PattyMacDotComma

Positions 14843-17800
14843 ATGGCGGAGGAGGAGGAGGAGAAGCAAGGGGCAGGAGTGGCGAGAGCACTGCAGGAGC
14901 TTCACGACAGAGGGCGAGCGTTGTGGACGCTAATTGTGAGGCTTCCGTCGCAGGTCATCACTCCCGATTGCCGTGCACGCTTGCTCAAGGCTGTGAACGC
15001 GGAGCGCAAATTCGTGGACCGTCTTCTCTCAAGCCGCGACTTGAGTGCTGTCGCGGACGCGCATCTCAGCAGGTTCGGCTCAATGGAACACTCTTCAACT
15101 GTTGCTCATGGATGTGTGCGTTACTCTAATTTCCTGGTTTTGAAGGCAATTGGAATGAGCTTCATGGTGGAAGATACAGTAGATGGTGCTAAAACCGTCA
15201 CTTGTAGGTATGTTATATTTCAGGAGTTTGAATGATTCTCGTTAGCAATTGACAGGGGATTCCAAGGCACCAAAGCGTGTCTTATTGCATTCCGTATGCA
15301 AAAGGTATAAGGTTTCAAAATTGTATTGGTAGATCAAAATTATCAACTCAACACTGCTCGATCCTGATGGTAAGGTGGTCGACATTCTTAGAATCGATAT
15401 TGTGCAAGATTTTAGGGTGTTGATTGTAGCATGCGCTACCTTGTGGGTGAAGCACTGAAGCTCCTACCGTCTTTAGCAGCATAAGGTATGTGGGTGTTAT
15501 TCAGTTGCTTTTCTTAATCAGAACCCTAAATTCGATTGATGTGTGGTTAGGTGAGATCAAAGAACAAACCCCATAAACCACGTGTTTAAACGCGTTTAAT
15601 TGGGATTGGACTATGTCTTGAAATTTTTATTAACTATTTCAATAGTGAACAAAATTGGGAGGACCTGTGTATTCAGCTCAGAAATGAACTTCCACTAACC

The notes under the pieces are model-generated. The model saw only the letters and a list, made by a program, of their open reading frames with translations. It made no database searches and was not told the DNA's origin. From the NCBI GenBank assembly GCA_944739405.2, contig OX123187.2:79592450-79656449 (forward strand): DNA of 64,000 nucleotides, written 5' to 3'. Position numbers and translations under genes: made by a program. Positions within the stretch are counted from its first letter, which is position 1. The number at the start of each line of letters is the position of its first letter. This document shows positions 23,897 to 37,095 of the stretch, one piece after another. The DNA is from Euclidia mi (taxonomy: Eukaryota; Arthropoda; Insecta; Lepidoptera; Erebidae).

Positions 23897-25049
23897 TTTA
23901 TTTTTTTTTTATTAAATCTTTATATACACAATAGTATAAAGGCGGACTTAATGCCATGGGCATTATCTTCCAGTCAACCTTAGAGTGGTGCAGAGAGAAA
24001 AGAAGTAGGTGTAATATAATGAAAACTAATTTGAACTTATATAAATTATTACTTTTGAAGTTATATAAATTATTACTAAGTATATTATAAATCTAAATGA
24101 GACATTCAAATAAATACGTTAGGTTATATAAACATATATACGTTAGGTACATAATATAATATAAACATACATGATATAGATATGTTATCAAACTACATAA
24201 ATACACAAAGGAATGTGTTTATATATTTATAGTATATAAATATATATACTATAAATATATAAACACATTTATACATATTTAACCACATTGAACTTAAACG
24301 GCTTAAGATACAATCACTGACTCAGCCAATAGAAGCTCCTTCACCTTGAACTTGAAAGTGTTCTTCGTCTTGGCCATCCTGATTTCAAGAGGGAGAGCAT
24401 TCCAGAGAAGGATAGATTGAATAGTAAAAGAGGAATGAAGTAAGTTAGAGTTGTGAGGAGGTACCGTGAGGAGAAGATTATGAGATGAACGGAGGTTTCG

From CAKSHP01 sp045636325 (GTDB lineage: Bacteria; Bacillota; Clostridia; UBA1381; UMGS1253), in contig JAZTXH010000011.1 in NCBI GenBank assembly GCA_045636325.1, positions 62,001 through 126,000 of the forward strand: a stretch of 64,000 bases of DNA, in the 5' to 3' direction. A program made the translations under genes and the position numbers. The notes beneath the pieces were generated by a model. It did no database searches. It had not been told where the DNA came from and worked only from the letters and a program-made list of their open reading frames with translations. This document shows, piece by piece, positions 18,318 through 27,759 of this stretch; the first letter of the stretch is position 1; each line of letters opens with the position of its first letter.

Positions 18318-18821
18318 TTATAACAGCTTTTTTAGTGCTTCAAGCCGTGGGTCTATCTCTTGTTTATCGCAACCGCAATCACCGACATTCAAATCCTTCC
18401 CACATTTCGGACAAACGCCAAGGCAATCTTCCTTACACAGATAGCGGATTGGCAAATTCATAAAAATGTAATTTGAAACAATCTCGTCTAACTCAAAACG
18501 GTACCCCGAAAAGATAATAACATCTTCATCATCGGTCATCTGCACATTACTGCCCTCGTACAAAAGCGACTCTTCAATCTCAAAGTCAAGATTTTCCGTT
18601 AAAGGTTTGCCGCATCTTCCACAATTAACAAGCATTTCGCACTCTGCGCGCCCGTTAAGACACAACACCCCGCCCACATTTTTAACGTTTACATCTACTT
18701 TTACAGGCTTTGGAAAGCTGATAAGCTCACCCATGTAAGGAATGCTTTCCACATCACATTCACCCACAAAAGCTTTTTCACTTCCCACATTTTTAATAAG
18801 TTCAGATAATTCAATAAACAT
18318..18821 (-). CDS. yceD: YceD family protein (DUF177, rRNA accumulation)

UPDATE JULY 2020 Boochani has just been given formal refugee status in New Zealand and granted a visa to live there! 5★ “My mother always sighed and would say: ‘My boy, you came into this world in a time we called the flee and flight years.’” In his poem, “The Charge of the Light Brigade”, Alfred Lord Tennyson wrote of the disastrous ride of the 600 into the Valley of Death: “Cannon to right of them, Cannon to left of them, Cannon in front of them volleyed and thundered; Stormed at with shot and sh UPDATE JULY 2020 Boochani has just been given formal refugee status in New Zealand and granted a visa to live there! 5★ “My mother always sighed and would say: ‘My boy, you came into this world in a time we called the flee and flight years.’” In his poem, “The Charge of the Light Brigade”, Alfred Lord Tennyson wrote of the disastrous ride of the 600 into the Valley of Death: “Cannon to right of them, Cannon to left of them, Cannon in front of them volleyed and thundered; Stormed at with shot and shell. . . ” But for the Kurds, living in Kurdistan, (now mostly part of Iran, Iraq, Turkey, and Syria), they weren’t riding into the Valley of Death. They were being squeezed up into the hills during the war between Iran and Iraq – the flee and flight years. Boochani is an Iranian Kurd. “A time when people would run to the mountains from fear of the warplanes. Everything they had and could carry they took with them. They found asylum within chestnut oak forests. Do the Kurds have any friends other than the mountains? Horrified mothers . . . mothers wrapped their children within the instincts of motherhood and escaped to the mountains.” Map of Kurdish areas I am also horrified. The first part of the book nearly finished me, where he describes why he needed to flee Indonesia (after he escaped that far) and then why he set off to sea for Australia a second time in 2013. Some choice: “I am like a soldier caught between crossing a minefield or being a prisoner of war.” He chooses the minefield. “No-one utters a sound. The Sri Lankan baby silently clings to its mother’s breast – gazing but not feeding. The slightest sound or cry could ruin everything. Three months of wandering displaced and hungry in Jakarta and Kendari. Everything depends on silence. This final phase. On the beach. . . . In the midst of the fracas, as the women and children try to settle into their hard and uncomfortable positions, the boat takes off; like a heavily pregnant mare cantering carefully across a dark prairie of water. We are on our way to Australia.” Families, babies, shouting, screaming, crying, going crazy. Storm, waves, sinking boat, only for them to end up exhausted in Australia’s “care” at the so-called “processing” centres on Manus Island (men only) or Nauru. Map showing Indonesia, PNG, and Australia. Note Christmas Island, Manus Island, Nauru. Boochani writes of his years on Manus, during which the numbers increased, the crowding worsened, the food worsened or disappeared, the toilets were increasingly blocked, the ankle-deep pools of sewage to wade through around the toilet/shower blocks deepened, the self-harm worsened, and the medical attention was almost non-existent. A paracetamol or a bottle of warm water was prescribed for everything. I will make no attempt to summarise his thoughts, but I will quote another passage that I think describes the result of such inhumane treatment. “My earliest childhood memories are of warplanes ruthlessly raiding the skies. . . . However, this was considered to be the most painless and most gracious form of death. Even for me, it seems to be the most peaceful way to die, a scenario where one is totally annihilated in an instant.” Boom! It would be all over. Like dying in your sleep – but not really. The Kurds are often considered stateless people, but there is no question about the Rohingya. I can understand how a bomb could seem appealing. It is the Australians who come off as the bad guys, and I mean bad, seriously bad. They monitor every action and crack down hard if there’s been a breach of the rules. And beat, and torture, but I'll skip that. Here’s an example you wouldn't expect, but it's just one of many. Every inmate was allowed 200mls of milk – if milk happened to be offered that day. The chef poured it really, really carefully, and if it weren’t quite full would add a few drops. But, if the chef had poured too much, the cup was set aside and a new one poured. Set aside? “There is a stupidity in this practice, and by the end of breakfast the few cups of milk that are filled a little over halfway accumulate at the side of the counter. At the end of the shift the cook throws out all the spoiled milk.” WHAT?? Unbelievably petty and demoralising. Just like the constant queuing and the sudden changing of schedules for phone time, etc. Anything that can pull the rug out from under you will be pulled. Boochani calls it the Kyriarchal System, a term borrowed from feminism to describe a social system of oppression, domination, and submission. Sounds about right to me. Boochani is a journalist and poet. Each chapter is introduced with some poetry, and there are many poetic passages and turns of phrase. It is beyond me how he has kept his soul intact and his imagination alive, but I suspect it’s poetry that has saved him. He would lean back on a chair and prop his feet up on the fence and imagine. “Every time the Manusian moon appears, it is adorned with another rare and differently coloured halo. These auras are a spectacular gift, combining in the equatorial sky with a sea of eternal clouds.” Some poetry introduces chapters or thoughts and is written in italics with slash/stroke marks between the phrases. Here's a different take on the moon when it goes into hiding. “The darkness is increasingly encroaching / The moon hides itself behind the dark skin of the night / In the grip of hopelessness I also experience joy / See, with the disappearance of the moon I feel more secure / Sometimes ignorance of the truth brings tranquillity.” I don’t think it’s intended to mean this, but that last line is how Australians manage to live with what our Government is doing in spite of our obligation to refugees. Ignorance brings tranquillity. Wonderfully written and sent by text message to his dedicated and talented translator, Omid Tofighian, I can only agree with what one of my favourite authors has said: “I hope one day to welcome Behrouz Boochani to Australia as what I believe he has shown himself to be in these pages. A writer. A great Australian writer.” Richard Flanagan, 2018 Richard Flanagan wrote the Booker Prize-winning The Narrow Road to the Deep North, and I must say that I agree with his comments in the introduction to this that conditions on Manus are reminiscent of those on the Burma Railway. What on earth is our excuse? On a personal note, the references to the moon reminded me of the wonderful little song, "Somewhere Out There" from the animated feature “An American Tail”. It reminds me that we are all part of the same world, and even when separated by distance and circumstances, we are always connected somehow to those we care about. I hope you’ll forgive me if this seems frivolous. It isn’t meant to be. (The story is about a Russian mouse family going to America, and Feival and Tanya Mousekewitz sing to the moon. ) Here’s a link. https://www.youtube.com/watch?v=Smc5F... P.S. Boochani has won $125,000 in Australian literary awards but can't come to collect it. https://www.smh.com.au/entertainment/... A fellow reader has given me a link to a good interview with the author. https://pen.org/the-pen-ten-with-behr... (Read Feb 2019)